Body & Fitness

Stacey Morrison on living with the threat of breast cancer and why she’d have a pre-emptive mastectomy

''I feel so grateful to be 45, alive and still really healthy, while my mum had seven really hard, sick years before she died.''

Forty-five might not be a special birthday for most, but for Stacey Morrison, it’s a milestone worth celebrating with a fabulous photo shoot inspired by another foxy 40-something, Jennifer Lopez.

“She’s 49, so she’s older than me, but she’s a beacon of hope,” laughs the beloved broadcaster as she shakes her booty to some of J.Lo’s biggest hits for our camera.

“When I was a kid, people in their 40s were so old, but now it’s cool to see women who are still really vibrant, strong and inspirational – with or without toy boys!”

But jokes and Jenny from the Block aside, the reason Stacey is celebrating is rather serious. At 45, the Hits radio star has reached the same age her mother Sue Walmsley was when she tragically died of breast cancer.

“It feels significant,” Stacey tells Woman’s Day. “I’ve outlived one of my parents, which is so weird, but Mum gave me a huge birthday gift of gratitude. I feel so grateful to be 45, alive and still really healthy, while my mum had seven really hard, sick years before she died.”

Sue appeared in Woman’s Day with her daughters (from left) Jorgia, Stacey and Natasha Guttenbeil.

Stacey – who has three kids, Hawaiki, 11, Kurawaka, 10, and Maiana, six, with Te Karere presenter Scotty Morrison, 47 – confesses she “fell apart” after her mother’s death and 16 years later, she still has days where she desperately misses Sue.

She says, “Sometimes I’m like, ‘Is she still dead? I’m over this!’ The one thing I really feel is her not getting to be a nana. The kids had Grandparent Day at school recently and it was a little knife in my heart. I grieve for that all the time.”

“It gives you an empathy, an insight into grief. I had a full range of experience I didn’t have otherwise. But no matter what the age or how close they are, losing a parent is the end of a chapter of your life.”

Stacey keeps her mother’s memory alive by telling her children about their late gran, keeping photos around the house and marking Sue’s birthday every year with a balloon release. She also honours her mum by acting as an ambassador for the Breast Cancer Foundation.

“Mum was a very community-minded person and before she died, she did stories with Woman’s Day. She figured if she could help one person, she was going to do it. I always feel I’m moving with her spirit when I do things like that. When you experience grief, it helps to do something proactive.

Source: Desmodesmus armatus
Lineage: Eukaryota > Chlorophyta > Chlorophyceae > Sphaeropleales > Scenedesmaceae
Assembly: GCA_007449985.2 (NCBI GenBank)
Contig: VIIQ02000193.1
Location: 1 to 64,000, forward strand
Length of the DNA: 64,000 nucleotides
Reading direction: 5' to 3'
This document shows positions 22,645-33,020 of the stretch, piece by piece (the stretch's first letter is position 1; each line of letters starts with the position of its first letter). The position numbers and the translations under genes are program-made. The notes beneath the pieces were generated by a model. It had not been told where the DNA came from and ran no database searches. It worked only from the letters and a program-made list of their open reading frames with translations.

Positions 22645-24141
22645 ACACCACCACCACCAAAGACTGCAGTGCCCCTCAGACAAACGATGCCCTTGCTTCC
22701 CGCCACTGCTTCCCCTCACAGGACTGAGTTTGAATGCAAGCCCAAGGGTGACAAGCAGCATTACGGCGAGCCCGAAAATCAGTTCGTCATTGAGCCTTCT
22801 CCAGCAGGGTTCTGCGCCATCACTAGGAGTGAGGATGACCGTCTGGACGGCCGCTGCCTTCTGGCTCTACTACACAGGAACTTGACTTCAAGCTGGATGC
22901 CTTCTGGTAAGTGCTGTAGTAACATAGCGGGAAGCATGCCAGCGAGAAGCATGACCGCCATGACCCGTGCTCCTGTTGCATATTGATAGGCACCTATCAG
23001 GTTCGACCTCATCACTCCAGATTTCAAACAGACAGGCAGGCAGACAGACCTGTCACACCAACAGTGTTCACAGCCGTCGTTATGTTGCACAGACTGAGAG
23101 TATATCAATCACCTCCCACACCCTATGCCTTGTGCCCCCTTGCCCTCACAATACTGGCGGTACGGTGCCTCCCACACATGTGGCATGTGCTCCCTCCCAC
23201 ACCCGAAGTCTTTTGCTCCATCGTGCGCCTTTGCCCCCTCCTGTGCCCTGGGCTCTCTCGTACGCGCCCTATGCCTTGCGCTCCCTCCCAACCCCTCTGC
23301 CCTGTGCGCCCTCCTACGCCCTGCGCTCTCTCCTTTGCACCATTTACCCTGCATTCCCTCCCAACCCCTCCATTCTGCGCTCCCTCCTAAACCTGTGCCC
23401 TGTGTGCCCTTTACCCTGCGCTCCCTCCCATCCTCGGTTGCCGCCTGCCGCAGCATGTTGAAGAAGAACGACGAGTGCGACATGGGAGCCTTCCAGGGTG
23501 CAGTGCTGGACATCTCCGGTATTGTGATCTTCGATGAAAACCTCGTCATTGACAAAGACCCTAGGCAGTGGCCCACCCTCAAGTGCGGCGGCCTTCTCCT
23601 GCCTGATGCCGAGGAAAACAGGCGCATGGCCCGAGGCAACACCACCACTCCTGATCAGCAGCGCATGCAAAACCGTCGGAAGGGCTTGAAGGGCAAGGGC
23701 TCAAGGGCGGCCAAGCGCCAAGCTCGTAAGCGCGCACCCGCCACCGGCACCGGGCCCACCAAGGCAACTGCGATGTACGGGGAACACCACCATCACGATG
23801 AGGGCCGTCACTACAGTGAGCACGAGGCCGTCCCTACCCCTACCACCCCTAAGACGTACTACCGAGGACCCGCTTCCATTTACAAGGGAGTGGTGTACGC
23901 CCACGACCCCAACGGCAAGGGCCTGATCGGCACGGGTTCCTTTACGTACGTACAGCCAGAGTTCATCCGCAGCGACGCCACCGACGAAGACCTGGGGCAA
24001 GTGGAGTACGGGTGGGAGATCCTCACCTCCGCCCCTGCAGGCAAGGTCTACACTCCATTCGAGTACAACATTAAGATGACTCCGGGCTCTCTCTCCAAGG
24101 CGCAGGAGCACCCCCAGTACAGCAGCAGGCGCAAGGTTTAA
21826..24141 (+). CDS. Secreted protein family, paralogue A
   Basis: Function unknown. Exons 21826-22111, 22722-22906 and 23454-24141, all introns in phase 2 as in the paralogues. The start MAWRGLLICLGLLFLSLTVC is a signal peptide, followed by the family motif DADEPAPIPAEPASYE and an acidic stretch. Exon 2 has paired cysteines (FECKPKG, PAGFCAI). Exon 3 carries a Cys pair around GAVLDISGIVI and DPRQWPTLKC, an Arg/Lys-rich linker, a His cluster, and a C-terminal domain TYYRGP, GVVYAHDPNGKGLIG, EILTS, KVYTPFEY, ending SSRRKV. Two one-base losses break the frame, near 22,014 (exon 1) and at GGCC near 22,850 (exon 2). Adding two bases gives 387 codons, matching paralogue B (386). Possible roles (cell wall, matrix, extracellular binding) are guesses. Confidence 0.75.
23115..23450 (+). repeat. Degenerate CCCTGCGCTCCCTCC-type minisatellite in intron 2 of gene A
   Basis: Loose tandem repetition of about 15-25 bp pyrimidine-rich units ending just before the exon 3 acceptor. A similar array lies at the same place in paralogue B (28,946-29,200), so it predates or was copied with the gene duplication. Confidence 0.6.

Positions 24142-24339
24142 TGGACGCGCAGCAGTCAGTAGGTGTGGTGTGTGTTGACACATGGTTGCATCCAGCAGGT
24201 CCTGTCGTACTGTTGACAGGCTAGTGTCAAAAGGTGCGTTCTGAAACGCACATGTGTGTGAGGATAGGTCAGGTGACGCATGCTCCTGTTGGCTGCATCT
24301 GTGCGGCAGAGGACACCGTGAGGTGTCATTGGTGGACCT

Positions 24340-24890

“Things like the Pink Star Walk are great exercise and a good opportunity to fundraise, but they’re also a real outlet for your emotions.”

Coincidentally, 45 is also the age at which Kiwi women are eligible for a free mammogram, a “great offer” Stacey says saves lives by detecting breast cancer before it spreads. She had her first free one just before our interview and even made a video for Breast Cancer Awareness Month while having it done.

“It was really exciting!” she laughs. “Because of my family history, I’ve been having them since I was 28, when the machines were like squashing your boob in an elevator door, but now they’re not so scary and they don’t even take long.

“Sure, it’s a bit weird and uncomfortable – like your breast is doing yoga without you – but it’s actually scarier not to get it done. Mammograms have given me really good peace of mind.”

Stacey is yet to get tested for the BRCA cancer gene, but if it turns out she is genetically predisposed to breast cancer, she’ll have no qualms getting a pre-emptive double mastectomy like actress Angelina Jolie did.

She says, “My husband likes my boobs, but they’ve done their job breastfeeding three kids and I’d prefer to be alive!”

In the meantime, Stacey stays vigilant with regular self-checks, explaining, “It’s about looking at physical changes in your breasts. There can be puckering, skin-colour changes or your boobs sitting differently. It’s not just looking for lumps – by the time you feel one of those, you’re a little more advanced.”

Diet and exercise are also key to reducing the risk of cancer, so Stacey keeps fit by doing yoga most mornings.

“The dog usually joins me on the mat and does a little downward dog with me,” she laughs, adding that she also follows a low-carb diet after witnessing some friends lose up to 15kg on it.

And it seems to be working for her, with Stacey looking flexible and fantastic as she poses up a storm in the same ghetto-fabulous gear she wore back in the ’90s. The only problem is, how will we top this for Stacey’s 50th birthday?

“It’ll have to be a bikini shoot!” she laughs.

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